BBC and Vizrt tell the story of the Scottish Referendum vote

BBC used Augmented Reality technology from Vizrt to tell the story of the historic Scottish Referendum vote as it unfolded.

Update* BBC has won the 2015 Promax BDA Gold award for the Scottish Referendum Live Graphics. 

3D Augmented Reality (AR) graphics continue to be used effectively (and to the benefit of viewers) by broadcasters around the world to tell the latest and most important news stories in the most memorable way. Recently, as the entire country of Great Britain held it’s proverbial breath while awaiting the historic Scottish Referendum vote on secession from the United Kingdom, the BBC used their Pacific Quay headquarters in Glasgow as the backdrop to show the results.

The broadcaster went on air with wall-to-wall coverage, using Vizrt’s AR graphics technology extensively, starting on Thursday night, September 18 at 10:35 pm and stayed on air until 9:00 am the following morning.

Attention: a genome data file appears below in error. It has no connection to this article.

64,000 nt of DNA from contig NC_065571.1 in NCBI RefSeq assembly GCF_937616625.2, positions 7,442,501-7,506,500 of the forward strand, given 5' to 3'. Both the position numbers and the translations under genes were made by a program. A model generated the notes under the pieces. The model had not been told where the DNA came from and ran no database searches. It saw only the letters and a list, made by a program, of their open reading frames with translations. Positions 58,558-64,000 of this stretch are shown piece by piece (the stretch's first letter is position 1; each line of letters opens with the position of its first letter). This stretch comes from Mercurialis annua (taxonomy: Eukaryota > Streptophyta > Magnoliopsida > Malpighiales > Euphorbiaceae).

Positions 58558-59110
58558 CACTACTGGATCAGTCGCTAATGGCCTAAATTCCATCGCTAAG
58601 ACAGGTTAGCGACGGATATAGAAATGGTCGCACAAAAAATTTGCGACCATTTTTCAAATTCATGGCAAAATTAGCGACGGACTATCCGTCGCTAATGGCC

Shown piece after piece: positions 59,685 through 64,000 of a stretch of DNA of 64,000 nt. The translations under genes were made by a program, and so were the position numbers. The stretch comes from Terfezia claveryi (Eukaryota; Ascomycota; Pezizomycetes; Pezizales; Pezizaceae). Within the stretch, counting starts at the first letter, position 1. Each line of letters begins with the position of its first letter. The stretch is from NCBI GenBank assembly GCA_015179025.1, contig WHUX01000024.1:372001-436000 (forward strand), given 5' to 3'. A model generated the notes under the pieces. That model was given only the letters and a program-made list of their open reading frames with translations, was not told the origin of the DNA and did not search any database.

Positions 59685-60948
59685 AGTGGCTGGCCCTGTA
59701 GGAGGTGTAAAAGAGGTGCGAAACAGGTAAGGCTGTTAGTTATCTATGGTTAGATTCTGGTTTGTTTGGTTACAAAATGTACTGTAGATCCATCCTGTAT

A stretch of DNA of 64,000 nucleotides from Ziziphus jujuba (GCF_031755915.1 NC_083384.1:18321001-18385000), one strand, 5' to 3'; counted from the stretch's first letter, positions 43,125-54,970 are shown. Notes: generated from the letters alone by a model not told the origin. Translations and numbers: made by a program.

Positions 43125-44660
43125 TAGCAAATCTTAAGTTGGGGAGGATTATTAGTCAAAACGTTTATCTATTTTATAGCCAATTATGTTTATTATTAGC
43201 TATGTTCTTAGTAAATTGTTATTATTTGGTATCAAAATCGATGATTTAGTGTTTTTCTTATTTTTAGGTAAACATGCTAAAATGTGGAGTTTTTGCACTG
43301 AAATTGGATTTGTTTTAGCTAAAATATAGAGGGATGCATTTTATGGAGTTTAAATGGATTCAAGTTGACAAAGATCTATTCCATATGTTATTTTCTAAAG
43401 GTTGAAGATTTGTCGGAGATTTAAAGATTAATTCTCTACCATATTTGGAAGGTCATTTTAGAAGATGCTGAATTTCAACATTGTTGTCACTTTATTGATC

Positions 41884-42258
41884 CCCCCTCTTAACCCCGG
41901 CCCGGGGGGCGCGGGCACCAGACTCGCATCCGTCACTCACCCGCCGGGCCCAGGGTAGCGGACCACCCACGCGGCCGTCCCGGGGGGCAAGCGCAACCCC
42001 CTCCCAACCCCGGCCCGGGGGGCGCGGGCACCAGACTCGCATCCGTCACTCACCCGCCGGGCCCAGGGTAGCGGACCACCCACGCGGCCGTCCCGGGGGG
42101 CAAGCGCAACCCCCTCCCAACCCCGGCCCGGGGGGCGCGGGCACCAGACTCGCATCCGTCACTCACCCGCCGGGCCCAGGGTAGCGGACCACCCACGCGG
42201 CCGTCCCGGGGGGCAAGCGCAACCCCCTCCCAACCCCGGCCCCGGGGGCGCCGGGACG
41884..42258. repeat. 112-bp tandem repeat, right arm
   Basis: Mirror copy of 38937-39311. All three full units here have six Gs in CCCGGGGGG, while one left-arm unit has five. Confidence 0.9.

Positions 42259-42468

Turnkey services augment historic coverage

To make it work, the BBC’s Politics & News division hired Vizrt’s Special Events Services division to bring its virtual vision to reality. Taking virtual reality and augmented reality ‘on the road’ for special projects takes specialist skill and experience.  For one-off events like this one, or infrequent projects like elections, it makes sense to hire experienced project managers, engineers and data providers to handle this aspect of the programme. The broadcaster does have its own in-house virtual studios in London and Manchester (also based on Viz Virtual Studio software), but they are constantly in use, so the broadcaster hired Vizrt’s Special Events Services to help with the Scottish Referendum vote.